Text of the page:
So OK, beneath the thrusting newness there is a lack of true subversive energy that would surely be needed to storm “the scene”/break the matrix as is needed. But compared to Savages, and many Icelandic acts that look to completely replicate a sound to the point of full-on pastiche, you get a feeling with Grísalappalísa that their nostalgia mode is a little more impressionistic. Only “Kraut Í G” and “Skrítin Birta” have that definite sonic feel of sounding as if they’ve come from Kópavogur in 1982. Many of the other tracks seem to take their cue from many cultural nodes, from ’90s indie rock all the way back to grooving psych jams of the late ’60s, via hazy krautrock references (That are mostly defined through the post-punk bands mentioned above). Maybe refurbishment is not the right word to describe it – Fine tuning would be better, making it more nuanced more suited to today’s ears.
The reality is that ‘Alí’ is still one of the more vital albums to be released in Iceland this year. Perhaps, in a slightly subconscious way, the reason why people have clamoured for these guys so much is a reaction to what has been passed off as the creme de la creme of Icelandic music scene right now. Perhaps with Grísalappalísa showing a decent sense of self-awareness of their own position in the scheme of things, perhaps they can grasp a truly subversive edge that can lead themselves, or others, to be the one that can truly crack open “The Scene”….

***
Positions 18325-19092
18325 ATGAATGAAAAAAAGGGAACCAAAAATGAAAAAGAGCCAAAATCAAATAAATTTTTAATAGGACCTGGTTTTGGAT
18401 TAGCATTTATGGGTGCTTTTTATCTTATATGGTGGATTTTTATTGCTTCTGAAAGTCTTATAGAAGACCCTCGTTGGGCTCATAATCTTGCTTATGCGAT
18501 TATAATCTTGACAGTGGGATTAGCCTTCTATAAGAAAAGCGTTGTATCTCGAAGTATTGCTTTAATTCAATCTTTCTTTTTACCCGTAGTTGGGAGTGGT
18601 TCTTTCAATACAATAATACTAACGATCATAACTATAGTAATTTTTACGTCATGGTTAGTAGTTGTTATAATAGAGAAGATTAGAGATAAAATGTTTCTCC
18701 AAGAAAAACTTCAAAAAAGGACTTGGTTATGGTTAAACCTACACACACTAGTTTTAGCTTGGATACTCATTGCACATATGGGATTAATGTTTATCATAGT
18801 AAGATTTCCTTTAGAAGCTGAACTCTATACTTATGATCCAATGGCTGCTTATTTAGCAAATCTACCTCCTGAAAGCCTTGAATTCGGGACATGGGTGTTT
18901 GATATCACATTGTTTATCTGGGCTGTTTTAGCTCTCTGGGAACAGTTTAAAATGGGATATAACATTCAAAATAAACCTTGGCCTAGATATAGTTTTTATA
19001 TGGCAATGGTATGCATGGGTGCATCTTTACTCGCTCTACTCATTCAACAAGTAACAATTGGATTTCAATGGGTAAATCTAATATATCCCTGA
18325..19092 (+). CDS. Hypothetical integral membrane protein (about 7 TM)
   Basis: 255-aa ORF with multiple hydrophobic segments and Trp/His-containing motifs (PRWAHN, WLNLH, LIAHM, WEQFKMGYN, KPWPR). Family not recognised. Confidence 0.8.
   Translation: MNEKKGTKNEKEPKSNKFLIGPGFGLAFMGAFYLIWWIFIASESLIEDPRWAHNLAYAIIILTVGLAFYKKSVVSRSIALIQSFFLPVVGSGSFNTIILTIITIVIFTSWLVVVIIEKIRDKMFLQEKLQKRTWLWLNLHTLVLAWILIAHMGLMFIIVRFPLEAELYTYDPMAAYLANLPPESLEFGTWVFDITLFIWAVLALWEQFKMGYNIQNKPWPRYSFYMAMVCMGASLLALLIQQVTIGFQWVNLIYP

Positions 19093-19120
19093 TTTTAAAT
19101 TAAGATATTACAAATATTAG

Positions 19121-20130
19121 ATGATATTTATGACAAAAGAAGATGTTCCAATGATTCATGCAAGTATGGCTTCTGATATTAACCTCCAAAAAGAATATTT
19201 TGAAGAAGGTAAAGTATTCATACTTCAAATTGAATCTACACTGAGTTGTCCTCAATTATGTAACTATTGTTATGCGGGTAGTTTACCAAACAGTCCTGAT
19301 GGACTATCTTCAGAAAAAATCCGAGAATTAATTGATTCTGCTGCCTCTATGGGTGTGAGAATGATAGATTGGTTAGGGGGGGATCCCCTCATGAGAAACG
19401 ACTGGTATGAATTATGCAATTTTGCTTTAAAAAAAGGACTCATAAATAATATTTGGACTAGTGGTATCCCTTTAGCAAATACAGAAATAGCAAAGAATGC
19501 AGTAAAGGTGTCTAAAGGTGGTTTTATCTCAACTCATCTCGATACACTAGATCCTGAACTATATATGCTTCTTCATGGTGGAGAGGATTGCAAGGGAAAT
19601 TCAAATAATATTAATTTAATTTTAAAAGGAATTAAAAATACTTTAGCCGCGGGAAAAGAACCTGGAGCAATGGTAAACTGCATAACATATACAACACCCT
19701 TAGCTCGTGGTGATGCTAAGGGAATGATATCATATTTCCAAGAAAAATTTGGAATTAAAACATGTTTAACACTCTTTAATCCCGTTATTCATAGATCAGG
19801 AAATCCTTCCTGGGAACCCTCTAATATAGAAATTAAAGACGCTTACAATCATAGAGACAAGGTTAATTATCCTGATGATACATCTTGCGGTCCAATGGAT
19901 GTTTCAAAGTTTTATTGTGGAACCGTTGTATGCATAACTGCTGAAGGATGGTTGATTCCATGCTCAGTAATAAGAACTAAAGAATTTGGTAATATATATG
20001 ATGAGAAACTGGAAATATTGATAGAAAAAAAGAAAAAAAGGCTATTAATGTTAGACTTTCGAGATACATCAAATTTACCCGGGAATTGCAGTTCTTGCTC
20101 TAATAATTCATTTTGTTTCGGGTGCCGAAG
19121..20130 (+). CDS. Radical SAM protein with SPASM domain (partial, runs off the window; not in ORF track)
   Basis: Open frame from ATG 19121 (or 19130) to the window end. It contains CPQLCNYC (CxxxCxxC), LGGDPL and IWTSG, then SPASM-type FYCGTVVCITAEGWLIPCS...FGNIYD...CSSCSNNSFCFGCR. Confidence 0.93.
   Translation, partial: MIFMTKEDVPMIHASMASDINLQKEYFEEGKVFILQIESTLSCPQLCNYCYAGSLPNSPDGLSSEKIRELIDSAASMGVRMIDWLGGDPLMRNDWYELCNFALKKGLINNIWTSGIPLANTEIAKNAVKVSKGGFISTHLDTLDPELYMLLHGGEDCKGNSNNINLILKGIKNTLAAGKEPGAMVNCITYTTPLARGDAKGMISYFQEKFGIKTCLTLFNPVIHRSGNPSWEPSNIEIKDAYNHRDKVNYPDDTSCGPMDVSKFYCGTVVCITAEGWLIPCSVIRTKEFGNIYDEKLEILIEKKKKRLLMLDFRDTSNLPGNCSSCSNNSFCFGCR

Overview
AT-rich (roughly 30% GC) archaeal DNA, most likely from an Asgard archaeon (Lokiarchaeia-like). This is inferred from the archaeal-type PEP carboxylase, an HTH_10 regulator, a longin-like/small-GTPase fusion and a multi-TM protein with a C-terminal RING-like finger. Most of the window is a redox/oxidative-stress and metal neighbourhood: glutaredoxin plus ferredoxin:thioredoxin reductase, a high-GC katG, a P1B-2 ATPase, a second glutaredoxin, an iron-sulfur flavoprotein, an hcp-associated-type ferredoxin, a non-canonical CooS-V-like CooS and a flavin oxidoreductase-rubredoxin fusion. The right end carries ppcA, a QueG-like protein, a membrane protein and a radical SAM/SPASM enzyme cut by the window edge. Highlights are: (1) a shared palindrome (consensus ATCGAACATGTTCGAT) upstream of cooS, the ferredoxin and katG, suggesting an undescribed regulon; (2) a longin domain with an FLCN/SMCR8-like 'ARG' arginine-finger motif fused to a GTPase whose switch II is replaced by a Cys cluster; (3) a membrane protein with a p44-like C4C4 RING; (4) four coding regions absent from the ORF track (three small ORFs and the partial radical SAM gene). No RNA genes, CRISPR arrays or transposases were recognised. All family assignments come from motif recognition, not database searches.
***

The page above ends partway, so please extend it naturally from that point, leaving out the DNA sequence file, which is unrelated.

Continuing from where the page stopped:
(*) – Just to note that I’m invoking the “Utlendinga Clause” on this review, like I do with most Icelandic albums. It’s often a major Achilles heel for the likes of me when disseminating lyrics like the ones on ‘Alí’ that not only does it take a shitload of time to translate them properly, you’ve also got to try to read between the lines to workout the themes/story/what, if at all, they’re talking about. And especially after getting a nice passive aggressive letter from the singer of this band after apparently getting the theme of their album wrong in my review (Apparently I concentrated on the word “idiot” instead of the word “image” in the album title), I’m all for having people tell me that I’ve got completely the wrong end of the stick with ‘Alí.’ subjective opinion and all that…